In this crowded landscape, IPBES could make an important contribution to conservation. It could help understand why biodiversity keeps declining despite international and national commitments to act. The fact that it operates differently from previous assessments could be key. IPBES is more ambitious in its principles and functions. In particular, it aspires to be more inclusive of knowledge from the social sciences and the humanities, and of non-academic knowledge.
How IPBES can make a difference
When IPBES adopted its conceptual framework different ways of making sense of human-nature relations were debated. An important feature of this framework is the fact that, so-called, indirect drivers are given particular attention. In IPBES terms, these drivers include:
institutions and governance systems and other indirect drivers.
They include how decisions are taken and implemented, how power is exercised, and how responsibilities are distributed. Assessing the available knowledge and these indirect drivers is key to identify the root causes of biodiversity loss. In other words, it’s there where we can identify what, in our societies, is pushing the direct drivers described above. This is also how we can understand why some conservation policies have worked and some have not.
Getting there might be challenging. IPBES released its first thematic report on pollination, pollinators and food production in February 2016. It was very detailed regarding the direct drivers, like changes in land use or heavy pesticide use, affecting pollinators.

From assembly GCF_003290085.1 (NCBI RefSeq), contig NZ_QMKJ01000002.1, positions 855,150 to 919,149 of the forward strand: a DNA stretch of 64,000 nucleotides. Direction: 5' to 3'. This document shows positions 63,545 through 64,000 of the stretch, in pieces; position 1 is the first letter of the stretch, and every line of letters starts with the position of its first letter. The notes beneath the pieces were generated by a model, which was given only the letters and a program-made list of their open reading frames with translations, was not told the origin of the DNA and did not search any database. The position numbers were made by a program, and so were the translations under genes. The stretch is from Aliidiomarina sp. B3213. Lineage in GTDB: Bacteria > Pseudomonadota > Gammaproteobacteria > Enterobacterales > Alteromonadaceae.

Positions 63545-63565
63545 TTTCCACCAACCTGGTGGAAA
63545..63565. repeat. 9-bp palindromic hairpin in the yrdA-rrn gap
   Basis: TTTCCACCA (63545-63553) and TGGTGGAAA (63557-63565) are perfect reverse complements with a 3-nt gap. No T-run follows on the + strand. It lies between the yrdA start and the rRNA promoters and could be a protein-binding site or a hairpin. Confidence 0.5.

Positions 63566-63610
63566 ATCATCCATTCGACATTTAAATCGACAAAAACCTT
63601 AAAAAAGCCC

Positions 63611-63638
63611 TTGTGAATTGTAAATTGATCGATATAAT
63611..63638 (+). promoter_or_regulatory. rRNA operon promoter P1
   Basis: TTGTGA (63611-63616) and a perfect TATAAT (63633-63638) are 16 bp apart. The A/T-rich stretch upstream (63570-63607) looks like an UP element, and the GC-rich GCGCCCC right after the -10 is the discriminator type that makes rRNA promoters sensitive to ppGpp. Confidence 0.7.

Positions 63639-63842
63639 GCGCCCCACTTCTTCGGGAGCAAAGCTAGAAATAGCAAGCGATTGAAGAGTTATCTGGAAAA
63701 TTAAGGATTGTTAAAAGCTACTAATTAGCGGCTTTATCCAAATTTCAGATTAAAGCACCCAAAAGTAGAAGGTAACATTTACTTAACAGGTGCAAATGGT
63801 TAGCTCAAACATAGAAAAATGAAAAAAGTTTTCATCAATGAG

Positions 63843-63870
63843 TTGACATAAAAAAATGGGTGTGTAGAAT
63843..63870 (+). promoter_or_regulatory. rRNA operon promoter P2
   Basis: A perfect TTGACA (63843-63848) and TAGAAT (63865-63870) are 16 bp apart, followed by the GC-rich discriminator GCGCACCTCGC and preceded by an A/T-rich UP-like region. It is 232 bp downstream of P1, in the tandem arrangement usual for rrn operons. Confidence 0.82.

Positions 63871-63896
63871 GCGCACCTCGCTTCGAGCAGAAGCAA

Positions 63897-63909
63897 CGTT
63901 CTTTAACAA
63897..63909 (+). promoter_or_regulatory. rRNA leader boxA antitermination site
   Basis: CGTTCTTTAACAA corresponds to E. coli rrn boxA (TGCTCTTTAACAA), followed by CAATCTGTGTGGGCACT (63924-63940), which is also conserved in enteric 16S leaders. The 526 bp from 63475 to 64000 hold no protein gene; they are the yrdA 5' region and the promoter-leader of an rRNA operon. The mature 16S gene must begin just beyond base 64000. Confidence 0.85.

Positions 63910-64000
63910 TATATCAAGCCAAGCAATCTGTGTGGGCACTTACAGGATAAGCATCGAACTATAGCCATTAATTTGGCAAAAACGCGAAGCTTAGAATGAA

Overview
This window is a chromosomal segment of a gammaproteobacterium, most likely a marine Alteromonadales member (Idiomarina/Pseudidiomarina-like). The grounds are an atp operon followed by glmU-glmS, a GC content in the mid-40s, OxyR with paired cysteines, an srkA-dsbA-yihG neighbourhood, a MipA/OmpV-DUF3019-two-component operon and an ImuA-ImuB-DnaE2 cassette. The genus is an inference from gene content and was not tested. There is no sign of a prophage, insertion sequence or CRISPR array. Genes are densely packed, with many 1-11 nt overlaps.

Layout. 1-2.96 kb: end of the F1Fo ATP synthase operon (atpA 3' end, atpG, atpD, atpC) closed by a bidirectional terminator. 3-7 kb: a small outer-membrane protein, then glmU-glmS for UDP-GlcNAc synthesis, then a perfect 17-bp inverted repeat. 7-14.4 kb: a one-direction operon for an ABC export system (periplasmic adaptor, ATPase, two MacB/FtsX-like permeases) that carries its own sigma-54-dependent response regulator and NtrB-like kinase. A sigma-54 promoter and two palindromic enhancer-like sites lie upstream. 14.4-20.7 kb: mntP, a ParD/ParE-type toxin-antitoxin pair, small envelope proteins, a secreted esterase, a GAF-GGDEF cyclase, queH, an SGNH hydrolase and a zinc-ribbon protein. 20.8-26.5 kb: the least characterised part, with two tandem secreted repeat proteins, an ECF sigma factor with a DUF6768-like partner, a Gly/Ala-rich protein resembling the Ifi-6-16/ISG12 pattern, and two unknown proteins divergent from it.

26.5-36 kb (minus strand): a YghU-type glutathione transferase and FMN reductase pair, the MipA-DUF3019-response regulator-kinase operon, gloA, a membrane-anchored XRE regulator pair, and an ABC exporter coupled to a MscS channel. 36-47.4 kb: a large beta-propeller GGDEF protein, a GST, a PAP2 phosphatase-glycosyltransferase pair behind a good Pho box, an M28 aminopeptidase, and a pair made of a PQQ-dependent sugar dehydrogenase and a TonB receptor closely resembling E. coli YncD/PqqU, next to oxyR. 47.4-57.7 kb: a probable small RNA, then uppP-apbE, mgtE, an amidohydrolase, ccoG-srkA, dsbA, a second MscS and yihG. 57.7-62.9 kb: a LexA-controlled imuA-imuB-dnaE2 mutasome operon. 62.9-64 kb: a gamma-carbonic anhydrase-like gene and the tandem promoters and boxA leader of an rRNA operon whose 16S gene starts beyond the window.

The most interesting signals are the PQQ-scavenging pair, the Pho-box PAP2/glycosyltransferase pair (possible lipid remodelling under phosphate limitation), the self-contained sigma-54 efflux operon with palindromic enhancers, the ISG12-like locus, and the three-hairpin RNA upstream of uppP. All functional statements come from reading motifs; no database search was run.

But the assessment covered the indirect drivers, like harmful subsidies and policies that hamper the sustainability of food systems, poorly. This means that important governance aspects, which are likely behind the trends in direct drivers, were left out.
The platform aspires to recognise multiple knowledge-systems and is a remarkable attempt to go beyond traditional natural sciences as the sole basis for decision-making. In practice, the inclusion of other forms of knowledge and expertise is proving a challenge. In particular, social scientists, and the variety of disciplines useful for policy analysis and evaluation, are still largely under-represented among its experts. And so is the case for indigenous knowledge-holders.
A way forward: assessing governance settings
One of the most innovative aspects of IPBES is the recognition that knowledge on governance settings, like how societies are organised, how economies work, how power is distributed for example, should be assessed as well. This requires the participation of social and political scientists.
Even though biodiversity loss is a global phenomenon, in the sense that it’s observed everywhere, biodiversity issues like deforestation, aquatic pollution, and poaching take a variety of forms in different regions that need to be understood in their complexity and actual messiness.
For IPBES to be different from previous assessments, and perhaps more effective in supporting biodiversity conservation, the main challenge will be to encourage governments to provide more support to it and actually nominate diverse experts. It’s also crucial to ask it to include knowledge on indirect drivers of biodiversity loss in its works.